Compass

Once upon a time before iPhones and iPads, computers and even television, my parents and the four of us children sit in silence. The living room is dark except for the fireplace aglow with burning logs. My father holds the maroon Decca record in his beautiful hands and sets it on the turntable. Static blends in with stringed music, so soft it cannot interfere with Orson Welles as the narrator and Bing Crosby as the “Happy Prince.”

happy-princeAs children we heard the story—over and over—of the statue of the “Happy Prince” which stood high above the city. On his way to Egypt, a swallow rests at the statue’s feet. The Prince asks, “Little Swallow, will you not stay with me one night and be my messenger?” The bird stays one night and another. Through warmth and frost, the bird does as the Prince asks. From the statue he plucks first the sword’s ruby, then the sapphire eyes, and finally every gold leaf. He flies over the city and drops these as gifts among the poor and hungry. The city thrives, but the Prince is now stripped bare and the bird cold and weak. When God tells his angel to bring the city’s two most precious items, the angel returns with the Prince’s lead heart and the dead bird. God’s promise?  The Happy Prince and the swallow will love and sing in Paradise forever.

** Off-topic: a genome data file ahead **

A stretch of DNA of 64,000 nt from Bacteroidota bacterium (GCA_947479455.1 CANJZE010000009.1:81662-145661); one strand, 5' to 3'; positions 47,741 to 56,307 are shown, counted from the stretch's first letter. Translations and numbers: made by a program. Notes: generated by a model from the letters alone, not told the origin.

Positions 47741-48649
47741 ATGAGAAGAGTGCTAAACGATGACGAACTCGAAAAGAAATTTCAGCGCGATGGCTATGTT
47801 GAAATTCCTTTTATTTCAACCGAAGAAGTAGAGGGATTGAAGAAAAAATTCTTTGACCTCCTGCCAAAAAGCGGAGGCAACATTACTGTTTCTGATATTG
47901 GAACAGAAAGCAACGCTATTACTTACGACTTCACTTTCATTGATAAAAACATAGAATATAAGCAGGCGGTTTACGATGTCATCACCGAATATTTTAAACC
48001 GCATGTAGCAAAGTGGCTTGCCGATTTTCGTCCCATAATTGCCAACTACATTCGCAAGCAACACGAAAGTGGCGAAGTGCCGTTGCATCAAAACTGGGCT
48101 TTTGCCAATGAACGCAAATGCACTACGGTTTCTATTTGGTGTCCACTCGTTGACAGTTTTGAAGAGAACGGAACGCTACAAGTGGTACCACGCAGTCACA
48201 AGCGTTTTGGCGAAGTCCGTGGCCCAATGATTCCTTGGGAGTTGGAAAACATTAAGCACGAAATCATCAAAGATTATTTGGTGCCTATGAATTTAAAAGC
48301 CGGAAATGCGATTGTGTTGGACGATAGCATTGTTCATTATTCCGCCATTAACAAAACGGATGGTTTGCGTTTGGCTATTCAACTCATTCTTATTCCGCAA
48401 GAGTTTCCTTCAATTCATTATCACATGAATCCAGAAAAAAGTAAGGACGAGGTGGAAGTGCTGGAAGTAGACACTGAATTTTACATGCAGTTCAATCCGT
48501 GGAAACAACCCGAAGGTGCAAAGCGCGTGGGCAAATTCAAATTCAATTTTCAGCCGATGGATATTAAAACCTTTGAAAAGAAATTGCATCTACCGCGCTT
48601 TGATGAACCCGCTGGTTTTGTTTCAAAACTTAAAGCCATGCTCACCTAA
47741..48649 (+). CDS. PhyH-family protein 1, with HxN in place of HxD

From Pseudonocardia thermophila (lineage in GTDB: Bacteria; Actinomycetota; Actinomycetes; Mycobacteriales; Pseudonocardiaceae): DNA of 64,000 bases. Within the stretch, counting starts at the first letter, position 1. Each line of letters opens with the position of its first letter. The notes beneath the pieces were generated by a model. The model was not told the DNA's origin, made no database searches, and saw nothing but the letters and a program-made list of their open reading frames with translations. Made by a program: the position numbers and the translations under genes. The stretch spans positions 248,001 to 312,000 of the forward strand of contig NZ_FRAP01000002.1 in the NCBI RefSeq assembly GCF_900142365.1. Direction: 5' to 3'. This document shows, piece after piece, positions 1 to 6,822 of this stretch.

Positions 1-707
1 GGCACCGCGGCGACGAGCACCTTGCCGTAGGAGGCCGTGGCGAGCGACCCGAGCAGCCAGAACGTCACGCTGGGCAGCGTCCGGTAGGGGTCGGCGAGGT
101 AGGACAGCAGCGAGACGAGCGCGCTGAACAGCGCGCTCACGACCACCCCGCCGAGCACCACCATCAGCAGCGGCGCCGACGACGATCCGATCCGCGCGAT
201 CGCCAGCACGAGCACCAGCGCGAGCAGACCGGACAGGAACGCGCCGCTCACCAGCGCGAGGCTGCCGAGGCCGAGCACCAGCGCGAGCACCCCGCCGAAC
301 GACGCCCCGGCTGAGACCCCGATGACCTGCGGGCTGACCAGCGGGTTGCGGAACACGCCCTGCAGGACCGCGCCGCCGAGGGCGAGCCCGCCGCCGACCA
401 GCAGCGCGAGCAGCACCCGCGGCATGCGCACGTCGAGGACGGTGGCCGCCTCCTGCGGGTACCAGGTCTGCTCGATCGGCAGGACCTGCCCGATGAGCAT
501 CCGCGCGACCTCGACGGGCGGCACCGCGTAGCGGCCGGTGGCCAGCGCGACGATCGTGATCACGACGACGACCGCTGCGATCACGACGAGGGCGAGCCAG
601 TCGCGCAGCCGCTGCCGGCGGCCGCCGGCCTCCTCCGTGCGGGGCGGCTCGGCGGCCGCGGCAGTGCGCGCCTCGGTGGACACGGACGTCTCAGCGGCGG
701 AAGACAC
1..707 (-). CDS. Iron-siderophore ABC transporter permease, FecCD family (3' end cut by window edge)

wilde

What early tales helped provide a moral compass for me? Certainly Bible stories contributed, but fairy tales, especially those of Oscar Wilde, are the first ones that captured my imagination. In a darkened room with my family, I listened to recordings—funny, sad, and wise—of love stronger than death. These tales described how to walk in a troubled world. The path was a clear one, just as Oscar Wilde believed: “Morality, like art, means drawing a line.”

If each of us had to choose one story from childhood, a story that drew a line toward goodness, which one would it be? Where did we first hear the words? How does the story act as compass in our hearts today?

Earthen Vessel